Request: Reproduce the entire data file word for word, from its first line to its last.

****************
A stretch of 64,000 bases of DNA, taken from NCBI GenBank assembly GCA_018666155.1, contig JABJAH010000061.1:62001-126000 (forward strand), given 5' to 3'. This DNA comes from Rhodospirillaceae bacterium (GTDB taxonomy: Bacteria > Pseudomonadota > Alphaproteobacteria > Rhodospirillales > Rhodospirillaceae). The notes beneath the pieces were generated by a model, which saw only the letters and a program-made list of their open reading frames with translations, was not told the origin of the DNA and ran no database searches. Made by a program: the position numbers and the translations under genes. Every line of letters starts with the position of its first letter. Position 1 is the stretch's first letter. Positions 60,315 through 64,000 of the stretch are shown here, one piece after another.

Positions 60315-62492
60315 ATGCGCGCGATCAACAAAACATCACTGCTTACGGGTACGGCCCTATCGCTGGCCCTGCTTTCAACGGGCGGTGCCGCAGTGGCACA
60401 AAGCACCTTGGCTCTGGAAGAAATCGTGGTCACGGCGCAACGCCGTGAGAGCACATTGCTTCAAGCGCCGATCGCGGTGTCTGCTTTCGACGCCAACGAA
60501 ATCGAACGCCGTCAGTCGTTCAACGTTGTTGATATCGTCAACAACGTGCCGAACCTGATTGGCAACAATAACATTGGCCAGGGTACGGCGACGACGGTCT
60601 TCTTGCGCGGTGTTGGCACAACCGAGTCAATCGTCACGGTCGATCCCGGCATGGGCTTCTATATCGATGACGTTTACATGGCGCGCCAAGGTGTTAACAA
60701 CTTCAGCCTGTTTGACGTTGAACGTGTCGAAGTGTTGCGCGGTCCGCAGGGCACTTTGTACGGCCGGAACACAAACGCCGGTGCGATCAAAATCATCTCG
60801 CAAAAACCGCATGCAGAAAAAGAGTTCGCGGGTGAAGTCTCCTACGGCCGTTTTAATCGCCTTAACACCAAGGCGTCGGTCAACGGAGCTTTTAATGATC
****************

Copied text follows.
A stretch of 64,000 bases of DNA, taken from NCBI GenBank assembly GCA_018666155.1, contig JABJAH010000061.1:62001-126000 (forward strand), given 5' to 3'. This DNA comes from Rhodospirillaceae bacterium (GTDB taxonomy: Bacteria > Pseudomonadota > Alphaproteobacteria > Rhodospirillales > Rhodospirillaceae). The notes beneath the pieces were generated by a model, which saw only the letters and a program-made list of their open reading frames with translations, was not told the origin of the DNA and ran no database searches. Made by a program: the position numbers and the translations under genes. Every line of letters starts with the position of its first letter. Position 1 is the stretch's first letter. Positions 60,315 through 64,000 of the stretch are shown here, one piece after another.

Positions 60315-62492
60315 ATGCGCGCGATCAACAAAACATCACTGCTTACGGGTACGGCCCTATCGCTGGCCCTGCTTTCAACGGGCGGTGCCGCAGTGGCACA
60401 AAGCACCTTGGCTCTGGAAGAAATCGTGGTCACGGCGCAACGCCGTGAGAGCACATTGCTTCAAGCGCCGATCGCGGTGTCTGCTTTCGACGCCAACGAA
60501 ATCGAACGCCGTCAGTCGTTCAACGTTGTTGATATCGTCAACAACGTGCCGAACCTGATTGGCAACAATAACATTGGCCAGGGTACGGCGACGACGGTCT
60601 TCTTGCGCGGTGTTGGCACAACCGAGTCAATCGTCACGGTCGATCCCGGCATGGGCTTCTATATCGATGACGTTTACATGGCGCGCCAAGGTGTTAACAA
60701 CTTCAGCCTGTTTGACGTTGAACGTGTCGAAGTGTTGCGCGGTCCGCAGGGCACTTTGTACGGCCGGAACACAAACGCCGGTGCGATCAAAATCATCTCG
60801 CAAAAACCGCATGCAGAAAAAGAGTTCGCGGGTGAAGTCTCCTACGGCCGTTTTAATCGCCTTAACACCAAGGCGTCGGTCAACGGAGCTTTTAATGATC